According to the NIH, research indicates that the number of babies born with birth defects in places where Atrazine is sprayed is consistently higher in the months following its use. And the danger of Atrazine extends beyond physical imperfections in newborns. 

Back in May, Syngenta, one of the world’s largest pesticide manufacturers—a company with offices in 90 countries and a workforce of 26,000 people—settled an eight-year-old class action lawsuit for $105 million. The agreement provides funding to more than 30 districts in the Midwestern United States to clean up water supplies that had been contaminated by Atrazine, a pesticide that was banned by the European Union in 2004 and that the National Institutes of Health have linked to adult illnesses and disabilities in newborn babies who were exposed to it in utero. 

According to the NIH, research indicates that the number of babies born with birth defects in places where Atrazine is sprayed—defects that include spina bifida, Down syndrome, respiratory anomalies, and esophageal, and gastrointestinal abnormalities–is consistently higher in the months following its use.  

“Atrazine is applied and spread on crops in the spring,” Andrew Wetzler of the Natural Resources Defense Council explains.

“It then goes into the ground water. The amount spikes during application season so that there are weeks, or even months, when people are exposed to drinking water containing more than three parts per billion—the threshold for safety that has been determined by the Environmental Protection Agency–of this known endocrine disruptor. That’s why when a woman conceives during Atrazine application season, she is more likely to have a baby with health issues.”

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And the danger of Atrazine extends beyond physical imperfections in newborns. The Centers for Disease Control found that “chronic high dose toxicity observed in animals demonstrated decreased body weight, myocardial muscle degeneration, liver toxicity, developmental ossification defects, impaired fertility, altered estrus cycles, delayed onset of puberty, and reduced levels of luteinizing hormones, prolactin, and testosterone.” In addition, scientists noticed that humans exposed to high levels of Atrazine had an elevated risk of miscarriage, breast, and prostate cancers.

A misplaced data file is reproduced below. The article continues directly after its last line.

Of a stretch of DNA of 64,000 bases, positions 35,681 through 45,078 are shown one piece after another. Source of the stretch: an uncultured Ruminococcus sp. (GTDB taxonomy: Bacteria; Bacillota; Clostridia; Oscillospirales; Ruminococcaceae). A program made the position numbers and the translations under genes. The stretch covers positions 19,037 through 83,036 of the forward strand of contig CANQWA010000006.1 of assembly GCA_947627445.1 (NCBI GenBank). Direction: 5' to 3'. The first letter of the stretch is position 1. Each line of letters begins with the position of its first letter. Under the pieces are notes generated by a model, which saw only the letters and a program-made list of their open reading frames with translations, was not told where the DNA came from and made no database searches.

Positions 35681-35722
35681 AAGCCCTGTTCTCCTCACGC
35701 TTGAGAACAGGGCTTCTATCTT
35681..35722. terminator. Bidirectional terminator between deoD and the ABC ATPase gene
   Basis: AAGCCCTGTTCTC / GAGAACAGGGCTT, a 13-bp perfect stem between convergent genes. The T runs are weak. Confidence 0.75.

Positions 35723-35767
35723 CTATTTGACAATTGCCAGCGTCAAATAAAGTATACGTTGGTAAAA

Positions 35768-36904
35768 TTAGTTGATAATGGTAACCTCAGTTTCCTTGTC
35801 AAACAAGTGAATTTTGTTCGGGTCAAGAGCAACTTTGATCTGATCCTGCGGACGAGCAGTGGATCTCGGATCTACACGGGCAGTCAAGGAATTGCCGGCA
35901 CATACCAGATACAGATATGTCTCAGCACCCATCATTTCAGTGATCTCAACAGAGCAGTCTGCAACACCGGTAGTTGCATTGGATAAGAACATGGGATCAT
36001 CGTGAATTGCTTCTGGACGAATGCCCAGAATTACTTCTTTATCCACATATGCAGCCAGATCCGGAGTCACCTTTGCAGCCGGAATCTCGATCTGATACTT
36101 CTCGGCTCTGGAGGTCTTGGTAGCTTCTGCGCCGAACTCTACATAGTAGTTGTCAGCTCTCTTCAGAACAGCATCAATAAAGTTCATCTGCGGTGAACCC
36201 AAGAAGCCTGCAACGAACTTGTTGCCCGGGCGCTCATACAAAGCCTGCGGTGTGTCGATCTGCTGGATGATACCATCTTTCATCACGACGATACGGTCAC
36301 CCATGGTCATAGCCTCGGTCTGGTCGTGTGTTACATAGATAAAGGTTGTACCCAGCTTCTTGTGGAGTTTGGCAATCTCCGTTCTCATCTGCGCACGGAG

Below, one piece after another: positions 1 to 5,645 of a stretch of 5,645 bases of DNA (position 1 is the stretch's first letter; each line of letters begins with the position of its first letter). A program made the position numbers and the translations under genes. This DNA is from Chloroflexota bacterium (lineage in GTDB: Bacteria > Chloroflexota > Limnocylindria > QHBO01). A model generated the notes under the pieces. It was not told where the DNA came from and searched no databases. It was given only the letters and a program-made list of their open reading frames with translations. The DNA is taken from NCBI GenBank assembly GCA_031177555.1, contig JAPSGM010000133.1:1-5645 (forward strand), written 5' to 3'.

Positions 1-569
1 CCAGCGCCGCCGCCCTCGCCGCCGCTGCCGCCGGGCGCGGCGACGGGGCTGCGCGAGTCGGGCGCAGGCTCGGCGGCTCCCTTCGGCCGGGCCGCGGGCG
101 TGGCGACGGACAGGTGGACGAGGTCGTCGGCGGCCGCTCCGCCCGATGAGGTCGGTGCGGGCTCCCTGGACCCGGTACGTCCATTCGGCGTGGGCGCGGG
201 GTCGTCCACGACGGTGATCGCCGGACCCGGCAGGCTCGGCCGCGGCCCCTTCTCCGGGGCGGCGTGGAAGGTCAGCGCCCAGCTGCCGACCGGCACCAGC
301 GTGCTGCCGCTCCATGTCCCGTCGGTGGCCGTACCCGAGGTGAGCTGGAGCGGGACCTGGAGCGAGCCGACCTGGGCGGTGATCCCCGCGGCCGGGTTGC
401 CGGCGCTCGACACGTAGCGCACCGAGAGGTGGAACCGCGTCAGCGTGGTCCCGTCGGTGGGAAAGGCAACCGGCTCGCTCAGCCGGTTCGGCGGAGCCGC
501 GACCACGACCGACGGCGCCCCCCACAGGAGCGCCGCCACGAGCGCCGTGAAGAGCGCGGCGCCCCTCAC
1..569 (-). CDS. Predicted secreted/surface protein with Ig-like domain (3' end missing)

“The settlement money will help clean up and prevent future contamination,” says Paul Towers, the Organizing and Media Director of the Pesticide Action Network of North America “But it does not have any public health implications for the hazards of Atrazine. On the positive side, there is money for cleaning the water Midwesterners drink. The problem is that Syngenta has lobbied hard to keep selling Atrazine; it’s their flagship product.”

PANNA estimates that seven million US residents were exposed to Atrazine in their drinking water in the five years between 1998 and 2003. What’s more, 75 percent of all corn, 58.5 percent of all sorghum, and 76 percent of all sugarcane is presently treated with the pesticide. It’s also used on lawns and golf courses throughout the country.